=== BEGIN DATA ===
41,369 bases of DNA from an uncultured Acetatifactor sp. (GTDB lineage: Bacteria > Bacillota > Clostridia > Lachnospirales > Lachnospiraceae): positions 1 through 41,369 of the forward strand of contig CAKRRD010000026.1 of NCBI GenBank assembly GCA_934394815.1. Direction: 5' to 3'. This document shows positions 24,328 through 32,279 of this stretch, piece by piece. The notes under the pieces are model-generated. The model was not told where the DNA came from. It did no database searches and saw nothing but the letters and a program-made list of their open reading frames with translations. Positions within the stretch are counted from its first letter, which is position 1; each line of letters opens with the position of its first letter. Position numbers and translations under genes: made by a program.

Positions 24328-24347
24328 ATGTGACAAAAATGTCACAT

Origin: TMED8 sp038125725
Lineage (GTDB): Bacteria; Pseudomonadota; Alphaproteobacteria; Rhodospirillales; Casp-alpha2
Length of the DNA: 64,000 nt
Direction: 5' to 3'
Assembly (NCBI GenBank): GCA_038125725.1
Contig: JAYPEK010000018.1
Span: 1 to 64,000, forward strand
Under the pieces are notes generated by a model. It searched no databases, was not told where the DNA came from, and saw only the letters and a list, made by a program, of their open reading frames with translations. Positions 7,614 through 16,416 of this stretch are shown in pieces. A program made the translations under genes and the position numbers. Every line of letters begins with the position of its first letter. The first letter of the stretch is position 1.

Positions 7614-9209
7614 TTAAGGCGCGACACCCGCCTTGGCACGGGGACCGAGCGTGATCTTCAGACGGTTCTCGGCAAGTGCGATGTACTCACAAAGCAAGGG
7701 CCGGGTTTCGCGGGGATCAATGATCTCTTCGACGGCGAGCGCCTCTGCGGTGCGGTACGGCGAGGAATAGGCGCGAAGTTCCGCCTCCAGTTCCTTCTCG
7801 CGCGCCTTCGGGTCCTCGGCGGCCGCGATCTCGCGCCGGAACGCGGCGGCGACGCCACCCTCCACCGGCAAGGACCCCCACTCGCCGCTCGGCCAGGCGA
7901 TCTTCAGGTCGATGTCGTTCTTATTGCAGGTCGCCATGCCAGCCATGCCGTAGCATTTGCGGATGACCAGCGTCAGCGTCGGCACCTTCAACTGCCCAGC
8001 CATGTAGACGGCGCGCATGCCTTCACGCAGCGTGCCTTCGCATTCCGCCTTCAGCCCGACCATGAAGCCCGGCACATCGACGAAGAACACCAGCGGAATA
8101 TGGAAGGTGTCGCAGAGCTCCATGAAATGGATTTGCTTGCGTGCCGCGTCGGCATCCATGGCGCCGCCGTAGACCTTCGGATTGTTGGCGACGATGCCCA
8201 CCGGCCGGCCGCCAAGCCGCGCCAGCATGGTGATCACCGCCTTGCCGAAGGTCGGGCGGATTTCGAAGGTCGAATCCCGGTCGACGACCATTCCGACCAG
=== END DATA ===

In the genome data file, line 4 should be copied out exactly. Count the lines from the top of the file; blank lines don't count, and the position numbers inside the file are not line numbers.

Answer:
Origin: TMED8 sp038125725